Over the past several years I have been needing and wanting to buy or maybe just make a workbench. I have gone to five woodworking shows in three states over the past two years. At these shows and in several magazines or catalogs I have noticed many of these really nice woodworking benches that are way far out of my reach as far as the $$$ involved. Finally after a elongated sick spell lasting nearly two months I finally get few boards together, screws, a very few nails and other items tha...
I recently semi-retired from my position as the VP of R&D at a small hardware company where I designed power tool attachments and accessories. Having the time to pursue projects that delight me instead of the owner of this company, I have decided to try to bring one of my best ideas yet to market. I would love to have your feedback on both the product and my approach to funding the project. I recently semi-retired from my position as the VP of R&D at a small hardware company where ...
While this is the beginning of my construction blog for the V8 Degree bench, I’m not actually going to get into the build just yet. There are a few more features that I didn’t want to clutter the project post with and I’ve added a couple of demo videos on the vices. I thought it would be best to start with a full view of the bench and its operational features first and get into the construction process in the next segment. This photo shows the dog hole inserts that hide a...
Well, I have to admit this is a new one for me. I’m in the final steps of completing my version of the new fangled workbench and was moving the top, back and forth over the leg assembly. It’s 2’ x 4’ x 2” thick with a 50 pound Craftsman woodworking vise on one end. Weighs about 125 lbs. Never actually picked it up , just moving, flipping it top to bottom, so I could get to the bottom and fit it to the leg assembly base. Well, low and behold,, I hear a gi...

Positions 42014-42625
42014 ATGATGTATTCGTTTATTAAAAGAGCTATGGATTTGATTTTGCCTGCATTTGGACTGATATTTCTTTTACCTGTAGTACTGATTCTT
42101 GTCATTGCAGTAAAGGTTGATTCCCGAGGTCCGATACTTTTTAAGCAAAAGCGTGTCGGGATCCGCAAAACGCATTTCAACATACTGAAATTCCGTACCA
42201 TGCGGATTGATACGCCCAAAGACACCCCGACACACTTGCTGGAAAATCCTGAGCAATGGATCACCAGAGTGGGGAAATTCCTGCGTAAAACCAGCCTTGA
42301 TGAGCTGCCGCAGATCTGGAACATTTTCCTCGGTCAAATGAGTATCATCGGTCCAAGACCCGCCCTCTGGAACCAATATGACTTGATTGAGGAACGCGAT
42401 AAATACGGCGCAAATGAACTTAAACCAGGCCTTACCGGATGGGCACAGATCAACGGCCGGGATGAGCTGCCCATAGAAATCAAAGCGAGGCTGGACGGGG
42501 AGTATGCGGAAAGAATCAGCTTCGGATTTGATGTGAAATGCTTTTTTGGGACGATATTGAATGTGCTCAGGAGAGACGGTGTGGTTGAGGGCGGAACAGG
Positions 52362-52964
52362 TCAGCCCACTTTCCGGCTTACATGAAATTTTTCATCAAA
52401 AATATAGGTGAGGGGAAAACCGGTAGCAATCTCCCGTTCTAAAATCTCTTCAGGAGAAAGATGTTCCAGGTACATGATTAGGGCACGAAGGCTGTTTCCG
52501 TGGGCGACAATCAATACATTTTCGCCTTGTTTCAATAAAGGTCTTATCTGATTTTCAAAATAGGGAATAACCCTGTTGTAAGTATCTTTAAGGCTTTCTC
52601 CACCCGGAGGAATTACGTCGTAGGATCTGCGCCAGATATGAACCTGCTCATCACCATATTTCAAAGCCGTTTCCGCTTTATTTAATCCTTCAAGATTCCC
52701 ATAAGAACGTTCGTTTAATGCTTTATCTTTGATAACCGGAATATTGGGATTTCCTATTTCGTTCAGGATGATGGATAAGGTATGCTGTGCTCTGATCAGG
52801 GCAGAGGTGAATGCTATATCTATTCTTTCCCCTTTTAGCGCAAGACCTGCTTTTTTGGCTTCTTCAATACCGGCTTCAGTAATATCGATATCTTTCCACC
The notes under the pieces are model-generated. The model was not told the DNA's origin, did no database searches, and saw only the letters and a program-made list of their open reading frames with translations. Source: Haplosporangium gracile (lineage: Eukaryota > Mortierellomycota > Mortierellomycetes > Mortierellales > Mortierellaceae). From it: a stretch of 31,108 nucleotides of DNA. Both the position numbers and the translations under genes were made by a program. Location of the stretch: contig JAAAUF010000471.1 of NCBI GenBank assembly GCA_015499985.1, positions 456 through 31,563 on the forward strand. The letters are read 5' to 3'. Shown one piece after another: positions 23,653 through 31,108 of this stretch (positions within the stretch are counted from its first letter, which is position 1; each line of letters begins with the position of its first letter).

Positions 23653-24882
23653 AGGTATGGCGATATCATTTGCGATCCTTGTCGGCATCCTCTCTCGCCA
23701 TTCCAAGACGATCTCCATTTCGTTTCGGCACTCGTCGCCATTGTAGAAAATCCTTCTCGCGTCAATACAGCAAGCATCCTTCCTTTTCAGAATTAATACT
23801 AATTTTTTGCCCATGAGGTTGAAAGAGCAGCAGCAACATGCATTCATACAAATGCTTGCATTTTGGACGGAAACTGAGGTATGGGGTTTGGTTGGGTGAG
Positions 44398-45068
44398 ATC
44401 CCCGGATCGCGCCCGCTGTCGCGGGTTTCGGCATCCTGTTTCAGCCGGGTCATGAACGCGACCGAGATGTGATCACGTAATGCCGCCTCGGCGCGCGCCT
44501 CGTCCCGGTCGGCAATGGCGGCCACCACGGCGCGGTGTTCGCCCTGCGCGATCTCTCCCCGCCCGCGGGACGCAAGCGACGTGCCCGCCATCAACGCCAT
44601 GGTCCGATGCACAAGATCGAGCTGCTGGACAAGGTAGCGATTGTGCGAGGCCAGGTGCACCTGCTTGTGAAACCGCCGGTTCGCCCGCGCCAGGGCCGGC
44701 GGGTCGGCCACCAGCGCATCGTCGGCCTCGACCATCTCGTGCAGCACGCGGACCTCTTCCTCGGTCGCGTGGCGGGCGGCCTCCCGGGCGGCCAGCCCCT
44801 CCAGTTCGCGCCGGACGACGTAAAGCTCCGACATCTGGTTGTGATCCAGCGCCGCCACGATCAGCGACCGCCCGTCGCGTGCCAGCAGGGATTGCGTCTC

Back again friends, Ok, the next step is the make a wagon vise out of this screw I got from Lee Valley. Thanks to PurpLev for the inspiration on his blog:http://lumberjocks.com/PurpLev/blog/17919 First I jointed one side of the boards for the end caps then ran it through the thickens planner, etc… Next since the wood in the wagon vise recess had warped since being cut I had to trim some wood off using my #78, #92, and a chisel. I even used the front bullnose portion of the 78...
When I ordered the BenchCrafted hardware I also ordered the hardware for the Moxon vise. Not only was I inspired by BrandonW’s bench but also his Moxon vise. So, it has been sitting in my shop for about nine months. Brandon’s Moxon Vise The plan is to make a Moxon Vise Bench-top Bench because when I doing fine work I find myself slumping over for extended periods of time. That kind of zaps the fun of it after a while. Furthermore, I admit to being spoiled when comes to h...
I’m surprised at how much progress I’ve made since the last blog, especially since this part was pretty hand tool intensive. The following is the process I went through the make the lower shelf. I had a bunch of rough sawn Red Oak that was perfect to use up on the shelf. I’m done making furniture out of Red Oak so I really wanted to burn through it all with this bench build. So I got a nice workout two days ago with the wooden Fore, Scrub, and Stanley #5. I got these boards fl...
The to-do list—never final, as I’m learning—now consists of: - Drilling the dog holes (awaiting the arrival of the 3/4”, 17” long Bosch auger bit)- Installing the face vise- Framing the front, back, and sides with 3/4” hardwood (thanks, Steve !)- Deciding whether or not I want to hit it with Danish Oil But … it’s dead flat, roughly 36” working surface (seems perfect for me), and …. will probably come in right around that $175 m...
You can’t discuss handplanes without discussing the workbench. Do you need a workbench to do work by hand? No, what you need is a way to hold your work while you work on the face, edges and ends of various sized boards. Benches just so happen to fill that need VERY well. The problem with benches is that people convince themselves that they cant build a good bench without a bench, to an extent that’s true but it does not have to be the stumbling block some people make it. ...
I considered a lot of different materials for my bench. At the top of the list were southern yellow pine, white oak, red oak, ash, cherry, maple, and beech. Really, I think you can get away with a number of species, but it generally comes down to a few issues: availability, aesthetic (at least for me), price, and of course suitability for the purpose. Chris Schwarz really advocates using SYP in his workbenches book and even uses it for his 2005 Roubo bench. The advantages of SYP is that yo...
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